Deep Venous Thrombosis

What is it?

DVT is a serious medical condition when a blood clot forms in the large veins of the body. This can be instigated by certain medical conditions, medicines, or even prolonged inactivity, i.e. a long car or plane ride. Most DVTs are not life or limb threatening, but can be extremely painful and limit ones activity. The larger and more extensive DVTs can result in extreme pain and immobility because of swelling.

Most often, the treatment for DVTs is anticoagulation (blood thinner), typically for 3-6 months. However, when the DVT burden is very large and involves the upper leg or when symptoms are severe, more aggressive treatment may be necessary to expedite and facilitate a rapid and complete recovery. These treatments include catheter directed thrombolysis (medicine that dissolves the clot), angioplasty (balloon stretching of the vein) and occasionally stenting. Many of these therapies can be done as outpatient procedures, with infrequent circumstances requiring patients to spend the night in the hospital.

What if only anticoagulation is used for large/upper leg DVTs?

Everyone is different, but typically, the larger the blood clot burden, the harder it is for your body to dissolve the clot completely, despite being on anticoagulation. Residual blood clot or scarring can damage the vein walls and valves, which decrease their ability to function correctly.

What if I can not be on anticoagulation?

If a patient can not tolerate anticoagulation due to a variety of reasons, one may consider placement of an IVC filter to help prevent the migration of the lower exteremity DVT to the lungs, a more serious condition called pulmonary embolism. More information regarding this procedure can be found here.

Who is eligible for more aggressive treatment of DVTs?

Patients with large lower extremity DVTs involving the upper leg (common femoral vein, iliac vein) IVC or patients with severe lifestyle limiting swelling and pain.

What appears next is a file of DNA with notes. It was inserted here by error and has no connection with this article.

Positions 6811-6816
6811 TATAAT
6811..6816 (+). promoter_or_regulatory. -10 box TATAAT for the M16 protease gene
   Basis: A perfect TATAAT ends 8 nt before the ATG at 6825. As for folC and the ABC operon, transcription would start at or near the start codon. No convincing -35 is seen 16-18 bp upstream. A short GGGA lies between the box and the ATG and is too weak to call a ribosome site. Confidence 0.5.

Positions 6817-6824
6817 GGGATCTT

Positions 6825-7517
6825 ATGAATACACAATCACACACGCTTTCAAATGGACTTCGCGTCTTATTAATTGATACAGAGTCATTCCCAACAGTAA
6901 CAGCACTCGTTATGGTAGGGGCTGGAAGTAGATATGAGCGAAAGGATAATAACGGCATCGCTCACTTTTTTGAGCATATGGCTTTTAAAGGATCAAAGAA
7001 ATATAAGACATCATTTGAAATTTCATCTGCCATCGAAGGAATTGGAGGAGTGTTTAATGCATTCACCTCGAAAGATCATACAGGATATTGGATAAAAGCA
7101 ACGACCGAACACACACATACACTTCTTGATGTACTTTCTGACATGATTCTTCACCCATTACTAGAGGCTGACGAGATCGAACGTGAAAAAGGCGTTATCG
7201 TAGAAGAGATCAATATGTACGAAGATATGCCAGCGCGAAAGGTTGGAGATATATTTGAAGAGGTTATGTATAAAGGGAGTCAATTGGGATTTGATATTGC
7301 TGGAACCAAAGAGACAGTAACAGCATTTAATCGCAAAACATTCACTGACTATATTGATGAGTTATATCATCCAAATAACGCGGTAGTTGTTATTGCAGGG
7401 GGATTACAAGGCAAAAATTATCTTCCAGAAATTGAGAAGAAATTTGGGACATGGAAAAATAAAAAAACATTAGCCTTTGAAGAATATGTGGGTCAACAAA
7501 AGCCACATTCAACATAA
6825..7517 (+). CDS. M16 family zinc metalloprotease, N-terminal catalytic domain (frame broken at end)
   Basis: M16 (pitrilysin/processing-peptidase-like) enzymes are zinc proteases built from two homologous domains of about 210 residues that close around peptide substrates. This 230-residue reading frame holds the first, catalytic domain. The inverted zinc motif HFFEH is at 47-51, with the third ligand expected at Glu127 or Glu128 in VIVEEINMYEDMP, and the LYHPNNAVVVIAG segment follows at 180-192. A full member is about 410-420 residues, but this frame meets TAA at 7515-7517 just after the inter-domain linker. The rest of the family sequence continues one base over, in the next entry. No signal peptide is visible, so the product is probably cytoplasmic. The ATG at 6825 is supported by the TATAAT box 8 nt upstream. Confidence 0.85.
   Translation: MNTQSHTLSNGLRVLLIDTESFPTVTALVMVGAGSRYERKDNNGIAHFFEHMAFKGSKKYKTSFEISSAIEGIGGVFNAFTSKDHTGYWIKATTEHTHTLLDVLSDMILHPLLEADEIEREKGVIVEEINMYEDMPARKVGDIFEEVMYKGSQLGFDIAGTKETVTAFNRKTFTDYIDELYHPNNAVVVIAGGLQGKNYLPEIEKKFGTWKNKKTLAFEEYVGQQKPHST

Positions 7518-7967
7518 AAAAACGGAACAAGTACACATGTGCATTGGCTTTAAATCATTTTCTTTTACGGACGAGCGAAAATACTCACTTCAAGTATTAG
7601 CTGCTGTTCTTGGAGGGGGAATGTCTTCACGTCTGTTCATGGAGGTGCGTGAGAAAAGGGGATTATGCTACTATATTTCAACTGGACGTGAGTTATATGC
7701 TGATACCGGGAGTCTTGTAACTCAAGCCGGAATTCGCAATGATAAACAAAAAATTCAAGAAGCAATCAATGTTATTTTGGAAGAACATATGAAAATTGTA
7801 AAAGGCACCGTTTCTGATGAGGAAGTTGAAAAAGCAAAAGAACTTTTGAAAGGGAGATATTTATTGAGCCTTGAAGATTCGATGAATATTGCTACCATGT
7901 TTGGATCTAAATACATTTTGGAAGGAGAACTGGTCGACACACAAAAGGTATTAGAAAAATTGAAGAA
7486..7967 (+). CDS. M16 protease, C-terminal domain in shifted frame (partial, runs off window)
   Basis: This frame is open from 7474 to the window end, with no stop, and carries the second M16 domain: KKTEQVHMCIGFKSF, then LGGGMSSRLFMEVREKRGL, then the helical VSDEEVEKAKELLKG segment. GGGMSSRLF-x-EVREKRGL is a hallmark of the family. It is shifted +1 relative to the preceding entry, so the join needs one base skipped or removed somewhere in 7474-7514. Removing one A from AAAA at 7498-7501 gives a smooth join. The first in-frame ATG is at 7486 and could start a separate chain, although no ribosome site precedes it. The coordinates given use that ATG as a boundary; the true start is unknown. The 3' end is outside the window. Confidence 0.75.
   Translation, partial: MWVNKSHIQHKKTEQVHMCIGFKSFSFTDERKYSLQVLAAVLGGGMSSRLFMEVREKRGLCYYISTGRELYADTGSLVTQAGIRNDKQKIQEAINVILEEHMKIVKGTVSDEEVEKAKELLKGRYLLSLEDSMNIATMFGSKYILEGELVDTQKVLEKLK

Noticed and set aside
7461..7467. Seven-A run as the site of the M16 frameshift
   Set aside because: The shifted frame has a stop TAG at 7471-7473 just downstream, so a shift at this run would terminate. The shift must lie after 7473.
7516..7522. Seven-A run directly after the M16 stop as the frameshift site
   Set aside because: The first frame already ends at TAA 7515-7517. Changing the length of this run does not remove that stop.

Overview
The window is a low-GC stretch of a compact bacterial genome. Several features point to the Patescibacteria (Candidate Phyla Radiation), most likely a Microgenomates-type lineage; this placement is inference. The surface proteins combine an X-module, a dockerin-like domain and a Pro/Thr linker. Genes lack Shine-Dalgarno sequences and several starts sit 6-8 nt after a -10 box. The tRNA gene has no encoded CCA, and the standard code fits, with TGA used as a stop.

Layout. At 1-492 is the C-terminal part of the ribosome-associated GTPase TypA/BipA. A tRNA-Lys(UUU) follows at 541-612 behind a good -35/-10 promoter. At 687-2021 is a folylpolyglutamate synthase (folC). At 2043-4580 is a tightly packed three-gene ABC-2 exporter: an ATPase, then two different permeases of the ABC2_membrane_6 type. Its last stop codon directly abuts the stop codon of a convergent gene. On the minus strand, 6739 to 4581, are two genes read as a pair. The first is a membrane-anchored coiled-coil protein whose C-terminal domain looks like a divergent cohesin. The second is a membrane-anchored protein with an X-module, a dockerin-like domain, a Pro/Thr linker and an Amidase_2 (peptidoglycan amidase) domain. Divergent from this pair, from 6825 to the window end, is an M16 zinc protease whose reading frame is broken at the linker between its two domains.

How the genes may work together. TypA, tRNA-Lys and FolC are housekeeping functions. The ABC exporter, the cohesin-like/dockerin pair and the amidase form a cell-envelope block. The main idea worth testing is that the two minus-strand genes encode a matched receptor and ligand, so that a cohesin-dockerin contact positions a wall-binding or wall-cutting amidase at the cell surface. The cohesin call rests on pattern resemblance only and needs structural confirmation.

What is CDT (catheter directed thrombolysis)?

CDT is a minimally invasive technique where a catheter (small long tube) is inserted into the vein that contains the blood clot. There are a variety of types and designs of catheters used, but many of them have small holes along the entire length of the catheter. Low doses of a medicine called tPA is pushed through the catheter and actively dissolves the clot. After the medicine dissolves the clot, any remaining thrombus is usually aspirated (sucked out of the vein), clearing the vein and allowing the swelling and symptoms to quickly resolve. If there is residual narrowing of the vein, this can be treated with balloon dilation (angioplasty) and/or stent.



When should intervention for DVT occur?

For a new DVT, the ideal time frame to dissolve the blood clot is within two weeks of onset of symptoms. However, there are procedures that help counteract the damage of an old DVT. If the iliac vein or IVC is occluded, these vessels can typically be reopened to facilitate blood draining from the leg.

Case Study